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New Docs Confirm NSA Bulk Buying of Americans' Internet Browsing Data

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NSA is buying Americans’ internet browsing records

Newly published documents confirm that the National Security Agency (NSA) has purchased records of Americans' internet browsing and mobile app usage from third-party data brokers. The evidence was disclosed by Senator Ron Wyden (D-OR), a long-time privacy advocate on the Senate Intelligence Committee.

In a letter addressed to Director of National Intelligence Avril Haines, Sen. Wyden expressed urgency in stopping intelligence agencies from acquiring Americans' personal data that was obtained illegally by data brokers. He cited a recent Federal Trade Commission (FTC) order stating that consumers' informed consent is required before selling their information.

According to the Senator's office, the released documents prove the NSA buys data on citizens' web browsing, which can expose details like mental health treatment, domestic abuse victim support sites, reproductive health interests, and more.

For nearly three years, Sen. Wyden fought to confirm the NSA routinely purchases Americans' internet records in bulk. He succeeded in making the agency's practices public only after threatening to delay the appointment of NSA Director Lt. General Haugh.

In his letter to the Director of National Intelligence, Sen. Wyden insisted that the administration implement a policy whereby intelligence agencies may only obtain Americans' data that meets FTC standards for lawful sale - meaning with affirmative user consent.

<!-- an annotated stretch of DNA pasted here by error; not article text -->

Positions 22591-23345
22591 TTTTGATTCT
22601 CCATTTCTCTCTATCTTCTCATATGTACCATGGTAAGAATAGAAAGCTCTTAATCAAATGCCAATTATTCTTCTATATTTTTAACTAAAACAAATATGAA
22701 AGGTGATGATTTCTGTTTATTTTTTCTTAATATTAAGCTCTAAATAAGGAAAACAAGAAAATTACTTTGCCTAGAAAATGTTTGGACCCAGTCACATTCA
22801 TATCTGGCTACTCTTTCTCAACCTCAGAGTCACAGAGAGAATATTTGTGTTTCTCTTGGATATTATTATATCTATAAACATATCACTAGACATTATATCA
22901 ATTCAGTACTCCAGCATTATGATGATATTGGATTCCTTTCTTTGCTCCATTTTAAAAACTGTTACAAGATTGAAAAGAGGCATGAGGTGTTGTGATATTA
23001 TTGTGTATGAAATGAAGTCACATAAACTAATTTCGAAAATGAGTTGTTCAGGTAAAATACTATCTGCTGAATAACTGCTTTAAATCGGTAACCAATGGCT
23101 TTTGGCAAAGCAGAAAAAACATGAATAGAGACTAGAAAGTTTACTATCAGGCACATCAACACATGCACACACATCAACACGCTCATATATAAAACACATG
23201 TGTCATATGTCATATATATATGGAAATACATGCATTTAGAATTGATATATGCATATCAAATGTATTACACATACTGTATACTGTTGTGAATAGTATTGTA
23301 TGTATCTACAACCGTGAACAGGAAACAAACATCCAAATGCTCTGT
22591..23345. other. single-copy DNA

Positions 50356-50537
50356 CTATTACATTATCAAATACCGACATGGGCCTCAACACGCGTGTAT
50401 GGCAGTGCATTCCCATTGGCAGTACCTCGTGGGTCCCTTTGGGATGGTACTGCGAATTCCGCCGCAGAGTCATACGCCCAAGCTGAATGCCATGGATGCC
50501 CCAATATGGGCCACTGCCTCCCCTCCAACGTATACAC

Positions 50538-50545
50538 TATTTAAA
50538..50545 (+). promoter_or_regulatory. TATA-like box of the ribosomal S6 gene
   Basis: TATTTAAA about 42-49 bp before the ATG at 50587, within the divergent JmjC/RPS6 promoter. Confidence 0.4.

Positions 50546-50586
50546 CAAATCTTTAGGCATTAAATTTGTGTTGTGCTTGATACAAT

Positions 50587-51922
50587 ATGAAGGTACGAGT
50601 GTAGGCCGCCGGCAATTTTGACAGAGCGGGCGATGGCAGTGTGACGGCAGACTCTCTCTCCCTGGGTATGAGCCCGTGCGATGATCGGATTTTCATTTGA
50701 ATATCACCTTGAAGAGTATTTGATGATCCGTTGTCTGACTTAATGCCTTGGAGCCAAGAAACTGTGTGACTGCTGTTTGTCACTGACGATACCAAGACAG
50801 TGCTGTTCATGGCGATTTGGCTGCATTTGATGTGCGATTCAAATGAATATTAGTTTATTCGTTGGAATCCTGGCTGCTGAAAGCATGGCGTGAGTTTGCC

That order stated that data brokers must obtain consumers' informed consent before selling their personal information. Currently, Sen. Wyden contends, that no data brokers provide the disclosures mandated by the FTC.

The Senator also urged the intelligence community to take the following steps:

  • Conduct an inventory of all personal data purchased about Americans, including location data and internet browsing records
  • Determine which data sources meet the FTC's legal data sale standards
  • Purge any data that fails to meet the legal threshold

This is not the first time Sen. Wyden has exposed questionable surveillance practices by government agencies. 

In 2021, he revealed that the Defense Intelligence Agency was purchasing and searching Americans' location data harvested from mobile phones. Wyden has criticized these warrantless searches as an end-run around Fourth Amendment protections.

Sen. Wyden's revelations come amid growing public concern that advancing technologies have enabled authorities to amass unprecedented amounts of private data. His proposed reforms seek to balance individual privacy and national security interests.

According to the Senator, transparency around surveillance must increase. Strengthened privacy laws, independent oversight, and rights-preserving technologies are also needed to properly safeguard civil liberties.

The documents provided by Sen. Wyden represent an important disclosure that advances the debate. But continued pressure will likely be required to enact meaningful constraints on the government's surveillance powers in the digital age.

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